Former major-league player Jose Offerman is being sued for attacking two opposing players with his bat during an independent league game in 2007. And it appears he's not going to be too accountable up until a time where there's a court order:
From the Associated Press:
As a federal lawsuit over the attack heads to trial, the attorney for the journeyman catcher whose career was ended with a swing of Offerman's bat doesn't know where the two-time All-Star is -- and doesn't expect him to show up for court.
J. Craig Smith, the attorney for former Bridgeport Bluefins catcher John Nathans, tried to serve Offerman with discovery documents in recent months, with no success.
"It's been so difficult for me to track him down," Smith said. "I certainly don't expect Offerman to show up at court."
Back in 2007, Offerman was playing for the Long Island Ducks when he was hit by a pitch and charged the mound without letting go of his bat. He hit both the pitcher and the catcher with the bat, giving Nathans a career-ending head injury and pitcher Matt Beech a broken finger.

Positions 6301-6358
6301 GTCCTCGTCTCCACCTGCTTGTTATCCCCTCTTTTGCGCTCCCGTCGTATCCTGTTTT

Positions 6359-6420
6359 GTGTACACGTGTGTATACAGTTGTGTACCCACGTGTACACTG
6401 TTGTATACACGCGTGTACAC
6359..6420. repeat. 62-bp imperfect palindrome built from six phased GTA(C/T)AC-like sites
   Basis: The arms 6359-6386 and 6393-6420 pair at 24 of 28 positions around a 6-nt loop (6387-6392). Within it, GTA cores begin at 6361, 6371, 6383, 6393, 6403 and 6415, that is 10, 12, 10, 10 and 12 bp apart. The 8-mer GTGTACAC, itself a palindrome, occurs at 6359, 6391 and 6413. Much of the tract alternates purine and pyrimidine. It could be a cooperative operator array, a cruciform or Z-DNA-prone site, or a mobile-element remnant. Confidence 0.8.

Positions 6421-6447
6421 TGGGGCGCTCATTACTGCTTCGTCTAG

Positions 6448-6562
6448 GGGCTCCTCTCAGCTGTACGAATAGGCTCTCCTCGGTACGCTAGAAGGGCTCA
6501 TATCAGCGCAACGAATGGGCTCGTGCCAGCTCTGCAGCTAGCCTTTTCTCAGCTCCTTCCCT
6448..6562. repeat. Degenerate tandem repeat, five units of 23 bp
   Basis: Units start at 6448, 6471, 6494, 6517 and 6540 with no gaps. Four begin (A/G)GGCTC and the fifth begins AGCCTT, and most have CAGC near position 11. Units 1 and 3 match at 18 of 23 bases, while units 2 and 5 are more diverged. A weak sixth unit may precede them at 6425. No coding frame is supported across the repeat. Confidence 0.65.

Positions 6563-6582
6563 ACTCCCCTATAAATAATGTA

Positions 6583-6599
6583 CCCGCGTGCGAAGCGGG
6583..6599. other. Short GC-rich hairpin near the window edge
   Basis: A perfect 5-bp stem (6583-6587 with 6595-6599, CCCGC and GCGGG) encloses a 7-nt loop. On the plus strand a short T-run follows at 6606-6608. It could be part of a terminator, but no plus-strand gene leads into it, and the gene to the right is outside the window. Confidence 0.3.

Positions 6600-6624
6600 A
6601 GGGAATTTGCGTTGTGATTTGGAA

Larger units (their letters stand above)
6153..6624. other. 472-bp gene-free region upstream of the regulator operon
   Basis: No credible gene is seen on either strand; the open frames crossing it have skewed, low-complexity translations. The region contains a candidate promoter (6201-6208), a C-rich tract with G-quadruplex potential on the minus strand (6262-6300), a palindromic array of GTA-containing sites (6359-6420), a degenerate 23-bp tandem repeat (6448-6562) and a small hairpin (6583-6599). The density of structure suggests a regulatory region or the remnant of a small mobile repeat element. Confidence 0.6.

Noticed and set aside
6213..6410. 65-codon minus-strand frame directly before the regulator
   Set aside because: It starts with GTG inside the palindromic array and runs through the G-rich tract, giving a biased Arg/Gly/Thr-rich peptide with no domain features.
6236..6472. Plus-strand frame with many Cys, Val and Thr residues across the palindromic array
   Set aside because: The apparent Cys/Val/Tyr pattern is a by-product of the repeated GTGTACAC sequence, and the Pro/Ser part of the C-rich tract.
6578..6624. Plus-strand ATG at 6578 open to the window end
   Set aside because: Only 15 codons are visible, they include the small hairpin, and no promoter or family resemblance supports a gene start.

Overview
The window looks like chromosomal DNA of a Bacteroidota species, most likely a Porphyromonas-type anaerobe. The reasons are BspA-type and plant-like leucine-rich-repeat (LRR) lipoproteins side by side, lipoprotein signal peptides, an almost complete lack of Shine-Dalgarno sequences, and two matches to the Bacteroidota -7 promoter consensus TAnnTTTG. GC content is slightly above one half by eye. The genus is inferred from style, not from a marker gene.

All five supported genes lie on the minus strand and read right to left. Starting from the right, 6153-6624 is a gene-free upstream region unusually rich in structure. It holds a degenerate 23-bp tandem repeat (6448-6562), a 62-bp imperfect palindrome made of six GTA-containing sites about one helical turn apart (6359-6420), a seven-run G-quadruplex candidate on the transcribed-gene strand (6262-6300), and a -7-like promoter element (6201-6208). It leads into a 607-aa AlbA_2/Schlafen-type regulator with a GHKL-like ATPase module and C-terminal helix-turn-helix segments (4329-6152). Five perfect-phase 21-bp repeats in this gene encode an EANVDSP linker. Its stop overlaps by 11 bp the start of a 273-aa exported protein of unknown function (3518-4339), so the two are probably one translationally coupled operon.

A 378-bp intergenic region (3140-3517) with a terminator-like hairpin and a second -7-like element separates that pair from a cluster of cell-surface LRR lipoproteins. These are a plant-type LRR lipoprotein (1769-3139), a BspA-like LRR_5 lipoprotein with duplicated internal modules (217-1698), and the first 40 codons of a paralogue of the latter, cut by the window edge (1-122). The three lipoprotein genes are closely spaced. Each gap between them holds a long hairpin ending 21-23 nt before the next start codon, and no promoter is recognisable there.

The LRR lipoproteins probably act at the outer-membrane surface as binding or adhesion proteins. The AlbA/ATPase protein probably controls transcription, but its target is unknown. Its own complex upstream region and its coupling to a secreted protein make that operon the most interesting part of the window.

It doesn't get much more bush league and cowardly than taking a bat out to fight guys who don't have such a weapon. Thus, it isn't very surprising that Offerman hasn't settled the lawsuit or even shown his face.
Not only that, here's more from the AP:
His lawyer in the lawsuit, Frank Riccio, who died in March, withdrew from the case in 2010, saying in a court document that Offerman refused to discuss the case with him and hadn't paid him.
Always good to refuse to discuss a case with your own (unpaid) lawyer.
Anyway, if no settlement is reached -- and it's hard to see how that would happen with Offerman nowhere to be found -- the case could go to trial in January. There is, however, a settlement conference scheduled for Dec. 5.
Nathans is seeking $4.8 million in damages. He continues to suffer from inner ear problems, nausea and dizziness to this day.
Offerman, 45, hit .273/.360/.373 with 252 doubles in his 15-year career. He played for the Dodgers, Red Sox, Royals, Twins, Mets, Phillies and Mariners. He was a two-time All-Star and made over $32 million.